Fatal Workplace Fire Highlights Need for Independent Workers Unions
Protesting labor activists violently attacked
(29 May 2008) Security forces and riot police attacked a peaceful gathering of thousands of workers from the Haft-Tapeh Sugar factory in the southern Iranian city of Shush on 26 May 2008, detaining 12 workers. The workers have been demonstrating for the past 21 days demanding unpaid wages for the past three months as well as the resignation of management and representatives of the Intelligence Ministry, and an end to the prosecution of many workers who have been detained and put on trial.
The ban on independent workers organizations in Iran exposes them to unsafe and dangerous conditions. On 25 May 2008, fires destroyed two chemical factories in Shazand near the city of Arak and took the lives of at least 30 workers while injuring another 50 workers, whose condition is reportedly grave. According to local fire department officials, the factory building was unsafe and operations should have ceased there.“The right to a safe working environment is internationally recognized but unfortunately routinely violated, along with a host of other labor rights, in Iran. Governments are responsible for enforcing these regulations and independent workers organizations are essential to ensuring implementation. The urgency of establishing independent workers organizations in Iran is highlighted by this tragic accident, which could likely have been prevented,” the International Campaign for Human Rights in Iran said.
The attack on Haft Tapeh workers is the third time the authorities have resorted to violence during the latest round of protests that started on 8 April 2008. Workers’ families led a protest march on 18 May, with workers’ wives holding up their children and chanting, “This child is hungry, promises will not feed him.” According to the wives participating in the protest, security forces attacked them, beating them with batons and using at least 20 tear gas canisters against them. Many workers suffered injury and at least one was hospitalized, eyewitnesses told the Campaign. Subsequently, the authorities detained 26 workers on 21 May, who were planning to join a protest as five of their colleagues were being put on trial. They have since been released but are subject to further prosecution.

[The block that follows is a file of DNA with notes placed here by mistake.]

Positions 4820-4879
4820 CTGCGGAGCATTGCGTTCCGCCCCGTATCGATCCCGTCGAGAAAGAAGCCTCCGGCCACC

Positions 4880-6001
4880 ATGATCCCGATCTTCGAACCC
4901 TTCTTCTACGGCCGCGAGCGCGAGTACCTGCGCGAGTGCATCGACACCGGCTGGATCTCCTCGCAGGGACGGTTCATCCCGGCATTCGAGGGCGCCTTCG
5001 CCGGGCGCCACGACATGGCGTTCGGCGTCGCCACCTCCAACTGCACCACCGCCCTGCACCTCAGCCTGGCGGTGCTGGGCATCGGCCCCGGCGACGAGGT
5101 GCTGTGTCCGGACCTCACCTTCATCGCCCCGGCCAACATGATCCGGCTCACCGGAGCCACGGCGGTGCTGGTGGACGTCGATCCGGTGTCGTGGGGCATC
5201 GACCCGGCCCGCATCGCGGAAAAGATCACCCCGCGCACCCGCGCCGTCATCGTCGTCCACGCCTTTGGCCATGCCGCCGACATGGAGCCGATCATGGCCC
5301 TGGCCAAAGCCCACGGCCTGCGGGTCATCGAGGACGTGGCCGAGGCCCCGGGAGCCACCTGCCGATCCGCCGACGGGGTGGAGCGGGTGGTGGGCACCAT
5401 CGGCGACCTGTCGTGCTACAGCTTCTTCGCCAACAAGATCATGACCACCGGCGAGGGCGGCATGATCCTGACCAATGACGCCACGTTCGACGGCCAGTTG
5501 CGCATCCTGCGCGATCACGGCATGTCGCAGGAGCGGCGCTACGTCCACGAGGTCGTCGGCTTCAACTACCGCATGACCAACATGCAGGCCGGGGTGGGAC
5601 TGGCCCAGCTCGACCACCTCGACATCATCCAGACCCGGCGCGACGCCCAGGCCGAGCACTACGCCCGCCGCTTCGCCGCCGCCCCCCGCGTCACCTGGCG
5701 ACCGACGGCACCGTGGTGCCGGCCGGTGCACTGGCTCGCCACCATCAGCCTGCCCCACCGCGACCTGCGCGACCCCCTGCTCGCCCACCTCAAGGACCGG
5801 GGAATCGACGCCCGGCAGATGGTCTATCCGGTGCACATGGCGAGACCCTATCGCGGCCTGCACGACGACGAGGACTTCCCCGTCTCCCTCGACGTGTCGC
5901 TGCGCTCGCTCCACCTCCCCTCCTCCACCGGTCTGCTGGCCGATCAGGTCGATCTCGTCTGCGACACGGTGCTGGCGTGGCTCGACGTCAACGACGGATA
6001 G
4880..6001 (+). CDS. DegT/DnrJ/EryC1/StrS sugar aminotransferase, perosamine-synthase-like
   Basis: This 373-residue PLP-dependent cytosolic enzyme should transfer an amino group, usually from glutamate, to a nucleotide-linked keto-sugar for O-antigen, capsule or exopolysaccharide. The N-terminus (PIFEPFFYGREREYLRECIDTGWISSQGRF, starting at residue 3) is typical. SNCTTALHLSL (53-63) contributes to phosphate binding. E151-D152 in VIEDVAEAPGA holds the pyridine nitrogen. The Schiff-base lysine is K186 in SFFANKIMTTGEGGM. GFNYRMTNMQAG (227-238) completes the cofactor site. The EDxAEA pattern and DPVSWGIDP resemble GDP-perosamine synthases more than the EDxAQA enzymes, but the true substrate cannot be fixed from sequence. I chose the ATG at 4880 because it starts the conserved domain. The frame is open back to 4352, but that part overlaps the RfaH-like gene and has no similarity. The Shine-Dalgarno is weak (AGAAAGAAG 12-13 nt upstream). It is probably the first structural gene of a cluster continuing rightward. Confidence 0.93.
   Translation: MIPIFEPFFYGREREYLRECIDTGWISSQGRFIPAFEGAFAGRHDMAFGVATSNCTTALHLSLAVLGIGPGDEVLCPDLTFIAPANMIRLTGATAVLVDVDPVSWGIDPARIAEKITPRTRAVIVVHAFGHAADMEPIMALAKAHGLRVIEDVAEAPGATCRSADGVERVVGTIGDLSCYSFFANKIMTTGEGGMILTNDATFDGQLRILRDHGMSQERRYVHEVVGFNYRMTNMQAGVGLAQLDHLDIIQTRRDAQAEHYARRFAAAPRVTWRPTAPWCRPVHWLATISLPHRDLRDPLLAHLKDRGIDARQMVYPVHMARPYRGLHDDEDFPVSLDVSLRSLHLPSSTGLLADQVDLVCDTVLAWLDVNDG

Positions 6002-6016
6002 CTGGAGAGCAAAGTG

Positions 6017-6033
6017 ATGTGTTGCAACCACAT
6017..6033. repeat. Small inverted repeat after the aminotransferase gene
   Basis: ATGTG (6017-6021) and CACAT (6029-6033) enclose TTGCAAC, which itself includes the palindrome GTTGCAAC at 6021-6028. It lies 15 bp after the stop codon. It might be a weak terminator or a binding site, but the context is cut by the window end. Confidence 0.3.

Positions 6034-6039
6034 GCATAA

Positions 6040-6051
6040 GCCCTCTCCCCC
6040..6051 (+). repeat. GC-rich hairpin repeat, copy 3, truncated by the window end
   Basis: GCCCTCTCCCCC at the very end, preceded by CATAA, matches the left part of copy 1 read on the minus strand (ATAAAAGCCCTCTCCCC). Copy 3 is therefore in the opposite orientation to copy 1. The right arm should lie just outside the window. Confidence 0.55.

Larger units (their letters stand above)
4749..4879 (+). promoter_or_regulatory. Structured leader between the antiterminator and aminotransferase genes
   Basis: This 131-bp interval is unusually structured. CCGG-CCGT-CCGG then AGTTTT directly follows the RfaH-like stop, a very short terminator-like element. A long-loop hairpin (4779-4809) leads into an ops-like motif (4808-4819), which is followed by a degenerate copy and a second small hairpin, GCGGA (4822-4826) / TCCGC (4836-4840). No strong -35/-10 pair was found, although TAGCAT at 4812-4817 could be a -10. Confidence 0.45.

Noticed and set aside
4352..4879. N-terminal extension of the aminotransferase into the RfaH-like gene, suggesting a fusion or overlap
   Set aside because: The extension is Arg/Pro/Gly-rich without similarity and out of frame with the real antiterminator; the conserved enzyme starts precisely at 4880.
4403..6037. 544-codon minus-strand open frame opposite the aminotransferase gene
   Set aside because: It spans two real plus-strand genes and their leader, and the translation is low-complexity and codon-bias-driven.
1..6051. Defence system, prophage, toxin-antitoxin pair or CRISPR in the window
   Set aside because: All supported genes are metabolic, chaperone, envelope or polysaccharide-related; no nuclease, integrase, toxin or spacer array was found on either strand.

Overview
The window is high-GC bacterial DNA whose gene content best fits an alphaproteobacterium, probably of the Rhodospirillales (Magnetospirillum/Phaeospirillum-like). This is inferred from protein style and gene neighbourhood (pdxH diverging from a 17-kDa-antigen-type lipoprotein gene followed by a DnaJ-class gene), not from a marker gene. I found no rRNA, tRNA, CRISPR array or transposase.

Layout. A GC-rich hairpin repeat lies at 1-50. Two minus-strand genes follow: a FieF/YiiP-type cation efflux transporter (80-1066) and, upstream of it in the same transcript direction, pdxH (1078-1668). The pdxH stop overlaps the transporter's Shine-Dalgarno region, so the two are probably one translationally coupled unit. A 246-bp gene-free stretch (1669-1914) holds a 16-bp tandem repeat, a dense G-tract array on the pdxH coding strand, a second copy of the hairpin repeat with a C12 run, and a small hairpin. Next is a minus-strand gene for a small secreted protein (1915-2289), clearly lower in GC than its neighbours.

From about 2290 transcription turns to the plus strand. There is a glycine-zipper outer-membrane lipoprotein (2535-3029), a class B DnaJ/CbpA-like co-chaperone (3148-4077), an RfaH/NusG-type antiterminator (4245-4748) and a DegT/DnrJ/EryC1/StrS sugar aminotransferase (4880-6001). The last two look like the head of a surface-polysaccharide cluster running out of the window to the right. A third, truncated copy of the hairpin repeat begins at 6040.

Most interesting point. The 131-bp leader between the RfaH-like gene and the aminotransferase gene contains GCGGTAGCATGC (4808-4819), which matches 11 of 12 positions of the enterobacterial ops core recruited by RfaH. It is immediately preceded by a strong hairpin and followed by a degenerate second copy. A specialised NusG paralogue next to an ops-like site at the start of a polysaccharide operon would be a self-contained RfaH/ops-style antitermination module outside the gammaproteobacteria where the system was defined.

The government’s resort to violence to deny workers their internationally guaranteed right to peaceful assembly is coupled with the systematic denial of workers’ demands to form independent organizations by security forces and other authorities. The workers have stated that the only solution to the current crisis is formation of independent workers syndicates.
The Campaign wishes to acknowledge as a positive development the order by the head of Iran’s Judiciary Hashemi Shahroudi to drop sentences against 11 workers in Kurdistan who participated in May Day observances in 2007 and the release of Sheys Amani, an imprisoned worker in Kurdistan.
“It is good that some Iranian officials are aware of the ramifications of gross human rights violations, both for the welfare of the Iranian people and for Iran’s international relations. But this order is not sufficient to address workers’ extensive grievances. The Judiciary should hold accountable the officials who imprisoned Amani for a month,” the Campaign said.
However, the situation of Javanmir Moradi and Tahe Azadi, both imprisoned for May Day 2007 events, remains unresolved. In addition, the authorities have not provided any information regarding the detention of another Kurdish labor activist, Bakhtiar Rahimi who is currently held in Tehran’s Evin prison. Mansour Ossanloo, leader of the Tehran Bus Drivers Union, remains in prison, serving a five- year term for promoting workers’ fundamental rights. Protesting workers of Haft Tapeh factory are regularly attacked and prosecuted.
The Campaign called on the Iranian Judiciary to immediately drop all charges brought against workers in relation to their peaceful gatherings and trade-union activities.
“The situation of Iranian workers is rapidly deteriorating and formation of independent organizations is essential for ending this crisis,” the Campaign said.